Putting to one side the question as how one might believe something makes sense dishonestly, yes. Absolutely. It makes perfect sense. Let's see if I can make the whole thing any clearer for you.

You asserted that the word 'substantive' is a non-word.
I showed how the Oxford & Cambridge dictionaries disagreed.
You ignored that, and reiterated your view that the word added nothing to the sentence in which it was used, and that its removal would make no difference.
I explained what the word was adding to the sentence, and what would be lost by its removal.
You asked me whether I thought that made any sense. Honestly.
I've now answered: yes.

I hope that's clear. If you have any further difficulties understanding, do get back to me and I'll try to help. Though I have to say, it is proving to be uphill work...
 
OP
Dogtrousers

Dogtrousers

Kilometre nibbler
Yes there are two groups of cyclist, those where it is transport, and those where it is a sport, however there are so many sub groups, those using it as exercise, those with a time constraint and those without...
But you can arbitrarily divide people who ride bikes however you like. Transport vs sport; disc brakes vs rim brakes (oh, and hubs too); Male and female; and so on and so on ...

Why take that particular sub-categorisation and choose to reinforce it by attempting to change language? The only result will be that "cyclists" (boo hiss, lycra louts) become more of an out group than before. Far better (and more difficult) is to to actually challenge the "Lycra-clad yob, stereotype" (to quote Ms Storey).
 

rugby bloke

Veteran
Location
Northamptonshire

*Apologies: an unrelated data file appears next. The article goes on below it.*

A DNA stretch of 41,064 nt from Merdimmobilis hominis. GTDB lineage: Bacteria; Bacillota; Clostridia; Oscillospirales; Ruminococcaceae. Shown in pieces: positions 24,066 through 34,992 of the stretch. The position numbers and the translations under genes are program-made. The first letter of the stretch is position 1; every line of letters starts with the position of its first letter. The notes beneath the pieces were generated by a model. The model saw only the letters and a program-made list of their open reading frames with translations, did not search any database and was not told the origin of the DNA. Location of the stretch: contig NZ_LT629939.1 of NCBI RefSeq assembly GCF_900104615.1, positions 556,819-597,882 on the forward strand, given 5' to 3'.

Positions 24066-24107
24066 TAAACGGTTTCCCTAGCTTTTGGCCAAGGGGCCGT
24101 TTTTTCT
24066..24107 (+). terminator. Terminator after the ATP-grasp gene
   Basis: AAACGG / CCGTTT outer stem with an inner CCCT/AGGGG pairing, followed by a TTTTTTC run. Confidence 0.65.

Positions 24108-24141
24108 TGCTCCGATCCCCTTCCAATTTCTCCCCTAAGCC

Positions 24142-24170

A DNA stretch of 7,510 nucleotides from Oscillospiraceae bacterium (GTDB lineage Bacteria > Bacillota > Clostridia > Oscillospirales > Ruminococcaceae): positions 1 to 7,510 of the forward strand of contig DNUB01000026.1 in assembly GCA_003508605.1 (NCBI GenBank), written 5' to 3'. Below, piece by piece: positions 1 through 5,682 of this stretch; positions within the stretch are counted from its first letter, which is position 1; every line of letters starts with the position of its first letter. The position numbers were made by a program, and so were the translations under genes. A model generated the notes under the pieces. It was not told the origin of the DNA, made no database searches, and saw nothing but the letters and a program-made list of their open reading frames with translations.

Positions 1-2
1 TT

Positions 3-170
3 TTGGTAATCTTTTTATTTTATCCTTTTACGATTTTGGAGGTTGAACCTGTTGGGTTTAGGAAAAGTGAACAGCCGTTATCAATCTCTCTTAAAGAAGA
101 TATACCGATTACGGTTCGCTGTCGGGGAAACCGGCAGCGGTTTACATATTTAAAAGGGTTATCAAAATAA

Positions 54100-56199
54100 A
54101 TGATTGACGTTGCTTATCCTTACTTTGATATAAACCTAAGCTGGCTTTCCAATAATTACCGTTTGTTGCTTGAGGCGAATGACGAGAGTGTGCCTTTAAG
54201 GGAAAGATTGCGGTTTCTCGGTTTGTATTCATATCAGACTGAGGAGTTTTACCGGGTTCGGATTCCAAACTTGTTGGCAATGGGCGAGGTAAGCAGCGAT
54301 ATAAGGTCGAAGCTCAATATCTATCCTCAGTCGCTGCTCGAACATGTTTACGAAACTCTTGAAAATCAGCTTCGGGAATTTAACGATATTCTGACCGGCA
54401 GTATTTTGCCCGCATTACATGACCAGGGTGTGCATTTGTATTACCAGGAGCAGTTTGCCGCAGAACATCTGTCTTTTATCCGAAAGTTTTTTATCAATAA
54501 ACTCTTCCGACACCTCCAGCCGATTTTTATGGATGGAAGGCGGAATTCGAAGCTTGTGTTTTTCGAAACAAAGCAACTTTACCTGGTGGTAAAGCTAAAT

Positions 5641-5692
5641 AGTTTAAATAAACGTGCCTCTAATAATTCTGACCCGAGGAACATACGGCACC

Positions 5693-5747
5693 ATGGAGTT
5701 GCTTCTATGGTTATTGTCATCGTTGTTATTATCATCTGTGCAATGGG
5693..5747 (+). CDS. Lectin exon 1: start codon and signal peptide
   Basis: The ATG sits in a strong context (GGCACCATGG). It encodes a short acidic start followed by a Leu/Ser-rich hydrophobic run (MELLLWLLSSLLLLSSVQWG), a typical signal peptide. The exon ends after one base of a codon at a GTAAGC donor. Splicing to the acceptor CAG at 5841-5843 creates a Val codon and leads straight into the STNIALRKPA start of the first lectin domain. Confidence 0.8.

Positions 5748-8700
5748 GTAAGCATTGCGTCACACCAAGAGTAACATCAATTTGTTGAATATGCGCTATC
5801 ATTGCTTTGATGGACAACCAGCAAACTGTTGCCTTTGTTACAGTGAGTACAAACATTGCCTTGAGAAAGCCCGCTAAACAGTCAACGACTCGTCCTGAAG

B Far better (and more difficult) is to to actually challenge the "Lycra-clad yob, stereotype" (to quote Ms Storey).
A simple example - I was cycling through a village last night and a father was out supervising his 2 young daughters as they road up and down the street on their bikes. The youngest could only have been around 4, on a tiny bike with stabilizers. As we passed we both smiled, waved and said hello to each other, both she and her Dad looked so happy. A simple interaction but it helped to demonstrate that a fully lycred up cyclist is also human.
 
Putting to one side the question as how one might believe something makes sense dishonestly, yes. Absolutely. It makes perfect sense. Let's see if I can make the whole thing any clearer for you.

You asserted that the word 'substantive' is a non-word.
I showed how the Oxford & Cambridge dictionaries disagreed.
You ignored that, and reiterated your view that the word added nothing to the sentence in which it was used, and that its removal would make no difference.
I explained what the word was adding to the sentence, and what would be lost by its removal.
You asked me whether I thought that made any sense. Honestly.
I've now answered: yes.

I hope that's clear. If you have any further difficulties understanding, do get back to me and I'll try to help. Though I have to say, it is proving to be uphill work...
Instead of patronising, try to grasp the 'fog factor'

http://www.readabilityformulas.com/gunning-fog-readability-formula.php
 

rivers

How far can I go?
Location
Bristol
The hooligan element in cycling is far larger in percentage terms than the hooligan element in football. Just observe any road junction in London and count the number of aggressive morons on bikes recklessly cutting in and out of the traffic and completely ignoring the red traffic lights. I was stopped at Holland Park roundabout the other day at a red light and four out of the five cyclists that passed me went straight through the red light. Lycra louts is a very accurate description for these idiots, because all four of the RLJ'ers were wearing lycra gear and riding road bikes, whereas the only cyclist who obeyed the law was dressed normally and riding a flat bar hybrid.
Yet the "lycra louts" are the law abiding cyclists around here. It's the one's on "normal" bikes wearing "normal" clothes that ride on the pavements, jump red lights, and are an all around menace
 
OP
Dogtrousers

Dogtrousers

Kilometre nibbler
Yet the "lycra louts" are the law abiding cyclists around here. It's the one's on "normal" bikes wearing "normal" clothes that ride on the pavements, jump red lights, and are an all around menace
Bloody normal louts.

We need to coin a new word for them.